Killing in Combat Reduces Soldiers' Likelihood of Alcohol Abuse


Surprisingly, soldiers who have killed in combat are less likely to develop an addiction to alcohol, according to researchers at American University.

From post-traumatic stress disorder (PTSD) to major depressive disorder (MDD), soldiers, sailors, and pilots all display different levels of trauma as they return home from war zones like Iraq and Afghanistan. However, those who have killed in combat are less likely to develop an addiction to alcohol, according to researchers at American University.

For their study published in Drug and Alcohol Dependence, Cristel Russell and her co-contributors surveyed 1,397 anonymous members of a National Guard Infantry Brigade Combat Team 3 months prior to and following its deployment to Iraq in 2005-2006. The researchers requested information about the solders’ behavioral states and alcohol use habits, in addition to details surrounding their service.

From the questionnaire, the study authors discovered alcohol use increased from 70.8% pre-deployment to 80.5% post-deployment. More importantly, the prevalence of alcohol abuse was measured at 8.51% before deployment, yet it surged to 19.15% after deployment.

According to the investigators, the only experience that decreased a soldier’s likelihood of misusing alcohol was killing during combat.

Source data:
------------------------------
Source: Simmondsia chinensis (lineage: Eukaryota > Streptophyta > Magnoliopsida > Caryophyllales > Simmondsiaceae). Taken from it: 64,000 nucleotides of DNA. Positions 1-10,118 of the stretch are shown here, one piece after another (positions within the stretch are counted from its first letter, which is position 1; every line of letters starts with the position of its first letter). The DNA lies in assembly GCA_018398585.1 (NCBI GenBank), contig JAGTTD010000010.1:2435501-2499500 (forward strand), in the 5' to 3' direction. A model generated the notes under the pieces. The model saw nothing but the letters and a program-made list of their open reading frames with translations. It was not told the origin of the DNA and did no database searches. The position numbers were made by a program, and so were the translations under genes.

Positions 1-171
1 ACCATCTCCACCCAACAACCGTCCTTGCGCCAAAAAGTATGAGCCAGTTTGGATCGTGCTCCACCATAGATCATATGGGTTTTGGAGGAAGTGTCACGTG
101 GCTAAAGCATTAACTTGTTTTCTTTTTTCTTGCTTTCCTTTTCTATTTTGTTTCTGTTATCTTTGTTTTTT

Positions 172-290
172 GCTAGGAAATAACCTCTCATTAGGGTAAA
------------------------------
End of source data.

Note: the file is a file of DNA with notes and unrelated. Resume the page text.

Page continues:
Although this was the first study to compare pre- and post-deployment data, the authors attempted to clarify the trend in a statement provided by American University.

"We reason that a possible explanation may be that soldiers who experience killing during combat become more aware of their own vulnerability to death,” Russell said. “Mortality salience is known to have effects on decisions that people make, including, in our case, the decision to not take risks and abuse alcohol, presumably to live longer.”

Russell urged healthcare providers and researchers to explore more reasons why negative events are not associated with negative behavior, and vice versa. The investigators said they plan to further explore how killing in combat influences soldier behavior.

"Building on these findings, future research should take into account the degree to which individuals are equipped to deal with stressful situations and assess how coping strategies may affect their behavioral response to potentially traumatic events,” Russell said. “There may be ways to promote coping pre- or post-traumatic experiences."

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